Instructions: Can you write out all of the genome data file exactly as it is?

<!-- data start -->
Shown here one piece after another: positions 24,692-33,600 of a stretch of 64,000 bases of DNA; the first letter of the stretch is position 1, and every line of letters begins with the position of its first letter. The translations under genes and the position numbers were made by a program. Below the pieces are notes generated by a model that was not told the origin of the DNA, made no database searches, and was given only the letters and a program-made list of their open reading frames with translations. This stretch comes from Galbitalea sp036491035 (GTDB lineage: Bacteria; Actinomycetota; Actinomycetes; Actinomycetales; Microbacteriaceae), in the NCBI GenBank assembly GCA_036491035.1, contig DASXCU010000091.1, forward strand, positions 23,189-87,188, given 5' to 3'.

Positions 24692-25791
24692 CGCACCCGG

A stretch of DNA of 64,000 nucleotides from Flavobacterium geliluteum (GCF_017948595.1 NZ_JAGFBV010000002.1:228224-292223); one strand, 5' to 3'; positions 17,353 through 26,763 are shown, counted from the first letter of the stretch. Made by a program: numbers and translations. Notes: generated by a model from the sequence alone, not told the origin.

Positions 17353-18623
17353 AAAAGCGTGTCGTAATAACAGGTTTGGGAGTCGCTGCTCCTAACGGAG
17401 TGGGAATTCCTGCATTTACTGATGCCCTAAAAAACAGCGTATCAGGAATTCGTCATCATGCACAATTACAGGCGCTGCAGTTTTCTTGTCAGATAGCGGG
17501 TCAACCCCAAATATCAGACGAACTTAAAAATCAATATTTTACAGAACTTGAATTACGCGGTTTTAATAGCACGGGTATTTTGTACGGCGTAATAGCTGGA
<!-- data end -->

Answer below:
Shown here one piece after another: positions 24,692-33,600 of a stretch of 64,000 bases of DNA; the first letter of the stretch is position 1, and every line of letters begins with the position of its first letter. The translations under genes and the position numbers were made by a program. Below the pieces are notes generated by a model that was not told the origin of the DNA, made no database searches, and was given only the letters and a program-made list of their open reading frames with translations. This stretch comes from Galbitalea sp036491035 (GTDB lineage: Bacteria; Actinomycetota; Actinomycetes; Actinomycetales; Microbacteriaceae), in the NCBI GenBank assembly GCA_036491035.1, contig DASXCU010000091.1, forward strand, positions 23,189-87,188, given 5' to 3'.

Positions 24692-25791
24692 CGCACCCGG

A stretch of DNA of 64,000 nucleotides from Flavobacterium geliluteum (GCF_017948595.1 NZ_JAGFBV010000002.1:228224-292223); one strand, 5' to 3'; positions 17,353 through 26,763 are shown, counted from the first letter of the stretch. Made by a program: numbers and translations. Notes: generated by a model from the sequence alone, not told the origin.

Positions 17353-18623
17353 AAAAGCGTGTCGTAATAACAGGTTTGGGAGTCGCTGCTCCTAACGGAG
17401 TGGGAATTCCTGCATTTACTGATGCCCTAAAAAACAGCGTATCAGGAATTCGTCATCATGCACAATTACAGGCGCTGCAGTTTTCTTGTCAGATAGCGGG
17501 TCAACCCCAAATATCAGACGAACTTAAAAATCAATATTTTACAGAACTTGAATTACGCGGTTTTAATAGCACGGGTATTTTGTACGGCGTAATAGCTGGA